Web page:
Artist of the Week: Anna Szprynger
Stalowa 3, 03-425 Warsaw
You don’t need a key to open the door of art. Anna Szprynger’s canvases fit perfectly into this idea. Each of us can understand, feel or interpret the artist’s paintings in their own individual way. The only necessary condition is our sensitivity and a bit of concentration when looking at the canvas tightly filled with a thicket of lines and dashes. In the case of Anna Szprynger’s paintings, the door for the recipient of her paintings is open, all you need to do is have a little courage to say aloud what was born in your mind. The artist’s work encourages boldness and individual opinions.Schematic interpretation, a typical thought pattern or the sociohistorical context may disturb the aesthetic experience when we are left “alone” with the image. Whether we like it or not, they direct our thoughts along well-known, specific lines of association. They place the work in the context, the literature on the subject or the opinions of others – those who can be considered an authority. It is different in the case of abstract art, especially the one that uses the language of geometry. It is worth facing this type of painting while keeping a “clear mind”, not marked by the mechanisms of cognition, interpretation or the opinion of other people. Thanks to Anna Szprynger’s canvases, we have such an opportunity. A chance to experience an unrestricted individual aesthetic experience is a unique gift that abstraction allows.The thin, precise lines and dashes that fill the canvas, building subsequent diagonal, horizontal spaces, is a tool used by Anna Szprynger in her paintings. The artist consciously reduced the formal language of her works in order to intensify the aesthetic experience we can feel when encountering her works, without imposing any interpretation. The consistent lack of titles also helps. All means used by Anna Szprynger lead to mutual – shared by the artist and the recipient – contemplation or meditation. Anna Szprynger’s painting is not based on the foundations of mathematics, physics, number theory, probability or games of chance. It’s a few, several dozen, several hundred, several thousand lines – thoughts, threads, signs. In an inspiring, open, and therefore extremely relevant and personal text by Marek Bieńczyk, you can find a fragment: “Her hand is able to think, that’s how I like to imagine it. Or even more so, I like to imagine, or perhaps actually see, that all of these fine lines (the wires, trails, streaks, threads, rods, bundles) are the thoughts of this hand.”* Even just this one sentence perfectly describes the method-ology of Anna Szprynger’s work and her openness to individual aesthetic interpretations, free from conceptual and meaning accretions. An experience subject to one condition – reflecting on your own emotion. There are many aesthetic theories that make you dizzy with their discrepancy. However, it is worth being aware that the dispute over the methodology and the arbitrary determination of the meaning of concepts in art (such as, for example, beauty, form, aesthetic experience) has been going on for centuries and will be continued over the following centuries. This is due to the fact that, despite the efforts of philosophers, aesthetics and art historians, judgments will never be absolutely objective, because the tendency to label opinions with individuality is a natural human trait. The paintings of Anna Szprynger encourage the viewer to this natural and personal subjectivity that belongs to each of us. Aesthetics and humanists provide tools for this, for example those, that can be found in the works of Władysław Tatarkiewicz **. In order to avoid a certain kind of bias, and, most importantly, burdening the narrative on Anna Szprynger’s paintings, we have deliberately avoided certain concepts in this text. One of them is “form”, often associated with a two- or three-dimensional physical shape. But there is also a lesser-known definition – it is the Kantian understanding of form as an image appearing in the mind, that gives us an incredible freedom to perceive a work of art. This text intentionally does not contain adjectives describing emotions, as Anna Szprynger’s painting is sublime***, what, following Tatarkiewicz’s thought, should move our individual emotions. We deliberately avoided interpreting, looking for references, comparisons to trends in art or oth-er artists, and finally gave up describing our own feelings in order to allow the reader to fully experience an individual aesthetic experience and to and let him build his own, unhindered interpretations. It is worth opening your mind and finding yourself in the paintings of Anna Szprynger in your own way. Let us get carried away by emotions, not theory, general meaning or what is right and what is wrong. Take courage!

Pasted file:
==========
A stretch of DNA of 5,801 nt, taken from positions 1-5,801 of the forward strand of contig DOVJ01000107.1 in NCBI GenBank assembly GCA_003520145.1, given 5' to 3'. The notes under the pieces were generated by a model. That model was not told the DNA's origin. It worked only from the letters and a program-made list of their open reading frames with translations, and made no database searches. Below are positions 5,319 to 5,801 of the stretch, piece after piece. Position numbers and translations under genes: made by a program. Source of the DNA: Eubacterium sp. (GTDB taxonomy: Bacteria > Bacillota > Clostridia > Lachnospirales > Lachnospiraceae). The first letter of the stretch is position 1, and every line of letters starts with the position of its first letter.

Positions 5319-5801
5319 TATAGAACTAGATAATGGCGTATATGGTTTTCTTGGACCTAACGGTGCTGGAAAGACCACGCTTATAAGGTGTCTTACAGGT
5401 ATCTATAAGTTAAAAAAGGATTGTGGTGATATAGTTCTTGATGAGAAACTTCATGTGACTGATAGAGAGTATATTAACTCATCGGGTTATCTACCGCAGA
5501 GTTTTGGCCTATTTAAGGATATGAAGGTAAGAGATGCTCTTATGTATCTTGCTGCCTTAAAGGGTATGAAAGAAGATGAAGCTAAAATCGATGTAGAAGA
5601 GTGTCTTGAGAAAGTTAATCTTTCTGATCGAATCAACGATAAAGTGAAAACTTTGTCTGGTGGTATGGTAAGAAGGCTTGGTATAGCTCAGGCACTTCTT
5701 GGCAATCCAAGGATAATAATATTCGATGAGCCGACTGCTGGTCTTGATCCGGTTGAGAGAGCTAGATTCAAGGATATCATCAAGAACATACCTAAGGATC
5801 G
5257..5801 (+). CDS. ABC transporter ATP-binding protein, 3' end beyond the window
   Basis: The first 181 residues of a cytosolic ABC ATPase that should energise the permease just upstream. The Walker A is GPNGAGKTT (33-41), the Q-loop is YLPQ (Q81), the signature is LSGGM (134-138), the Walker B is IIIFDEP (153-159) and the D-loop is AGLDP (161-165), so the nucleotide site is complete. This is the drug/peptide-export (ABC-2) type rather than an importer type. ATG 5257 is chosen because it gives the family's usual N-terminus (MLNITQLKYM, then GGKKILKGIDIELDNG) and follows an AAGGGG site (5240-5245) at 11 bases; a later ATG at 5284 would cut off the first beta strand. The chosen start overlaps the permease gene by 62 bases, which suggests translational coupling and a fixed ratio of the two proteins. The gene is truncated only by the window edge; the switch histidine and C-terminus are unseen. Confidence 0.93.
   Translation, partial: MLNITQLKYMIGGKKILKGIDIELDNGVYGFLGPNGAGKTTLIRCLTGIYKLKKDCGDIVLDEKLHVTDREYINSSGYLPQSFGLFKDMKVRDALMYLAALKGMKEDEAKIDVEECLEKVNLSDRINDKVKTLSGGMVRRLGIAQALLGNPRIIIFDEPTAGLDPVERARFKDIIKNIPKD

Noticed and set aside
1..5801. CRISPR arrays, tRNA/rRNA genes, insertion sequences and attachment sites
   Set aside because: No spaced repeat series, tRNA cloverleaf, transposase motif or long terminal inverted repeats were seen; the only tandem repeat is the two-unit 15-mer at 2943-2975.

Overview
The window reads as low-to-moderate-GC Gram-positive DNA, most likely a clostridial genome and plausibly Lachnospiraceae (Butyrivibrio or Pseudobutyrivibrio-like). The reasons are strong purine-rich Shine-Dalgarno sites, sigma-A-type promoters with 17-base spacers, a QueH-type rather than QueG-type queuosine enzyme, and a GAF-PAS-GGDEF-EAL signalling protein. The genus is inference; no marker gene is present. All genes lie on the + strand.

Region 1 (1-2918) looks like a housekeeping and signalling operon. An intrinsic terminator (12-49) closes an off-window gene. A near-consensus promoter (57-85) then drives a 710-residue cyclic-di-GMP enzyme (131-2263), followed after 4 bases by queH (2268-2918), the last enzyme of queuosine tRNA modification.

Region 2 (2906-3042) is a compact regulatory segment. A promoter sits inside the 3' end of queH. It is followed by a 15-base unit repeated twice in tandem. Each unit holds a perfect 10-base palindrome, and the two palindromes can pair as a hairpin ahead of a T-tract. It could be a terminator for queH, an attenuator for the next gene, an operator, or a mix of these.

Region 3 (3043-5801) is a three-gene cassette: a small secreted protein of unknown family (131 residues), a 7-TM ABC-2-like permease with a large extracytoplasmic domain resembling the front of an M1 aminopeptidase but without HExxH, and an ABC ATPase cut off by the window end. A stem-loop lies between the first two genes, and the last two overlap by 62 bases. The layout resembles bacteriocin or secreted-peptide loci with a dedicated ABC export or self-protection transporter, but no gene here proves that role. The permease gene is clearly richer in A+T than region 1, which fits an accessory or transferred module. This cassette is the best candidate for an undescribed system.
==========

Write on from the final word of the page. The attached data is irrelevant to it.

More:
* Marek Bieńczyk “Anna ’s Lines”, in: Untitled. Anna Szprynger, Warsaw, 2014, p. 47.
** Władysław Tatarkiewicz, The History of Six Concepts, Warsaw 2006; Władysław Tatarkiewicz (1986-1980) – philosopher, historian of philosophy, aesthetics and ethics, art historian, author of studies on literary sources for research on artistic doctrine from antiquity to modern times.
*** see Władysław Tatarkiewicz, The History of Six Concepts, Warsaw 2006, p. 202.